7 Signs You're Being Emotionally Invalidated By Your Partner — And What To Do About It

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woman looking off into space after feeling emotionally invalidated

There are few, if any, TV commercials raising awareness for emotional abuse. It's a little more inconspicuous than a black eye and much harder to capture on film. But the scars sure do last longer.

At its heart, that's what emotional invalidation is — emotional abuse.

What is emotional invalidation?

According to PsychCentral, "emotional invalidation is when a person's thoughts and feelings are rejected, ignored, or judged."

When you're feeling invalidated by your partner, it's a flat-out dismissal of your emotions, and the signs you're being emotionally invalidated are especially insidious because of their subtlety.

It's a quiet erosion of your value in the relationship. Through a simple "Oh, grow up," or a "Stop being a baby," your partner is rejecting the validity of your emotions.

Your partner is basically saying that your opinion or feelings don't count. It could be because they don't agree with them or they're uncomfortable dealing with them. Invalidating your emotions means your partner doesn't have to address them.

Regardless, no relationship ever worked where one partner doesn't get to have their voice heard.

RELATED: You Can Get PTSD From Staying In An Emotionally Abusive Relationship

When people say relationships take work, they mean maintaining the constant balance of each other's emotions. Your partner avoiding the "work" in the relationship is like wanting to have their cake and eat it, too.

Anywhere you look for relationship advice, you'll hear communication is the key to a successful relationship. When your partner is shutting down your ability to communicate — turning your relationship into a one-sided conversation — they're killing any chance the two of you have at making it.

You're called partners for a reason. Both sides should have an equal say.

And this all goes without saying that not caring about your feelings is incredibly cold and callous. Here's how you can tell it's happening to you.

7 Signs of Emotional Invalidation in Relationships

1. You never get to make any decisions.

They might hear you out to give you the illusion they care what you think, but, ultimately, they make all the calls. Your opinions don't matter, remember?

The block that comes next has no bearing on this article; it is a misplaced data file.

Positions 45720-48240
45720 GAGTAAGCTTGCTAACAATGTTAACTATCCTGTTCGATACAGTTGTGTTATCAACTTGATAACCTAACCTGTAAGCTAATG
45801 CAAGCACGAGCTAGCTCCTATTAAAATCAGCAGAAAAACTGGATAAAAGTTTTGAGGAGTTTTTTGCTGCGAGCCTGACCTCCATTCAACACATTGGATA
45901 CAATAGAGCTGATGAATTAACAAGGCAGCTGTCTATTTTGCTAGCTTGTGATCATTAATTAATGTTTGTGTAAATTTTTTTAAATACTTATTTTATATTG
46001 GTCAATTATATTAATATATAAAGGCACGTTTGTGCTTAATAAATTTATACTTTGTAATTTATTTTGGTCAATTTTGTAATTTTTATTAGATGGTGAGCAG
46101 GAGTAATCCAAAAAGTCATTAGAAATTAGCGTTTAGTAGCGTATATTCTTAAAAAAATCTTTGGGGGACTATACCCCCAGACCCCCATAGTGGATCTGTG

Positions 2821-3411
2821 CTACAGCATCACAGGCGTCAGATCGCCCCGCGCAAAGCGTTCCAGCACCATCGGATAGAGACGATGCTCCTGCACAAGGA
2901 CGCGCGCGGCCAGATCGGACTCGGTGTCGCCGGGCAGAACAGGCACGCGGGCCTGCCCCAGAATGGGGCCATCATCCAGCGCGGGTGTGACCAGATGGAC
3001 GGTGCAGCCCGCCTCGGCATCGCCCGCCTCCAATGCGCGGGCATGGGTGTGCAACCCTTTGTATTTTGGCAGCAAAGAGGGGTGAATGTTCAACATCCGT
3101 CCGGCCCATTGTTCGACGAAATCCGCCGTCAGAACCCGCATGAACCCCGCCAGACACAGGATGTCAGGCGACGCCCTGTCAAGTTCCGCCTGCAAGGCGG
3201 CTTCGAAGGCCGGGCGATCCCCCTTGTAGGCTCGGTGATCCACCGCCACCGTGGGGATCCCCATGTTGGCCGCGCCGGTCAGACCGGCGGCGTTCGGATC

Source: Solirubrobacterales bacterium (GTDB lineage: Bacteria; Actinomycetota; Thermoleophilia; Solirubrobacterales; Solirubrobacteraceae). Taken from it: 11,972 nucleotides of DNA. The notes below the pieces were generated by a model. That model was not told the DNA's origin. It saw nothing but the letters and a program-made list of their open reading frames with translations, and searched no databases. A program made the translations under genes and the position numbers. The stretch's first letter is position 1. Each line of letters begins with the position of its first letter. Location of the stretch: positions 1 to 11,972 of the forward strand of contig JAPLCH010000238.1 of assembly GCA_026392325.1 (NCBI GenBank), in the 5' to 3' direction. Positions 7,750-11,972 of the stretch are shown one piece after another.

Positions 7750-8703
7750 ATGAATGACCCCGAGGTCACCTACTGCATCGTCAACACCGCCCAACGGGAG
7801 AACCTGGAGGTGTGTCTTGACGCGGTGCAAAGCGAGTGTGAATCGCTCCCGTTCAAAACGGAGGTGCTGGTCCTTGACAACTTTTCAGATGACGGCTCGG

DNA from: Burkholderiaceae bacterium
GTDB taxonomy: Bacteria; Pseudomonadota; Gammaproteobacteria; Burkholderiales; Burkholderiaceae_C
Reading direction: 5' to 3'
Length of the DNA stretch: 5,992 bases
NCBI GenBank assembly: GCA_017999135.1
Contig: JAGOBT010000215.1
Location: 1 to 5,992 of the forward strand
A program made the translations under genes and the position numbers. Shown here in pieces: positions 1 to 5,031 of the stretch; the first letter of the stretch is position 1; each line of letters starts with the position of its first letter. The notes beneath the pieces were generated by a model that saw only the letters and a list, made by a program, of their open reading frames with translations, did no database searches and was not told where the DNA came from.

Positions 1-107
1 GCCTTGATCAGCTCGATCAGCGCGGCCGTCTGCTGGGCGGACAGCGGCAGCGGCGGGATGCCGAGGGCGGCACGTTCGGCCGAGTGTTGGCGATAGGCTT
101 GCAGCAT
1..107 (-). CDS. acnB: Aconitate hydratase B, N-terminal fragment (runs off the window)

2. They straight-up reject your emotions.

"There's no way you're mad at me right now. Not after I just took you out to dinner."

3. And then they tell you what they think you really feel.

"You're just jealous because you think I was flirting with the waitress."

4. Or they tell you how you should feel.

"You should be grateful that I care so much to pay for your meals."

Nothing is more frustrating than a person telling you how to feel. Think about any time someone has told you to "relax" during a heated argument. It just fills you with rage, right?

5. They ignore you.

The silent treatment is another way to say, "Your feelings aren't important enough to me to even address."

6. They make your feelings out to be your fault.

We do have control over our emotions to some extent, but always claiming you're too sensitive every time you get upset just invalidates any unhappiness you might have.

And then, since you're "not really unhappy, just being sensitive," there's no need to talk about why you're unhappy. This can apply to almost any emotion.

"If you would just learn some trust, you wouldn't get mad at me for coming home at 3 AM stinking of stripper."

7. They are dismissive.

"This is pointless. You're just overreacting." Or, "Who cares about [insert something you care deeply about]?"

It's like the silent treatment, but he's telling you why he doesn't want to talk about it.

RELATED: How People Who Were Emotionally Neglected Can Break The Cycle With Their Kids​

What to Do if Your Partner is Dismissive of Your Feelings

1. Create a space and time to have the discussion.

Your partner will not feel comfortable if you attack the conversation in an accusatory way. But the conversation also needs to be heard.

Relationship Coach Keith Dent suggests, "Point out that you feel that your feelings are dismissed, and give examples of how it has been done."

You can even "ask your partner why this behavior occurred" to understand their perspective.

2. Work together on how this will be rectified in the future.

Having a plan for how to address the problem will let you both feel more secure in your actions. Come up with steps together to fix the problem. Make sure you both agree to it before ending the discussion.

Dent encourages that you, "validate what was heard and acknowledge your partner for participating."

3. Talk more about issues instead of running away from them.

Talk more about issues with your partner.

If you both become more comfortable talking about each other's feelings, the less likely you are to invalidate each others' feelings because you are more aware of them.

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Bob Alaburda is a frequent contributor to YourTango.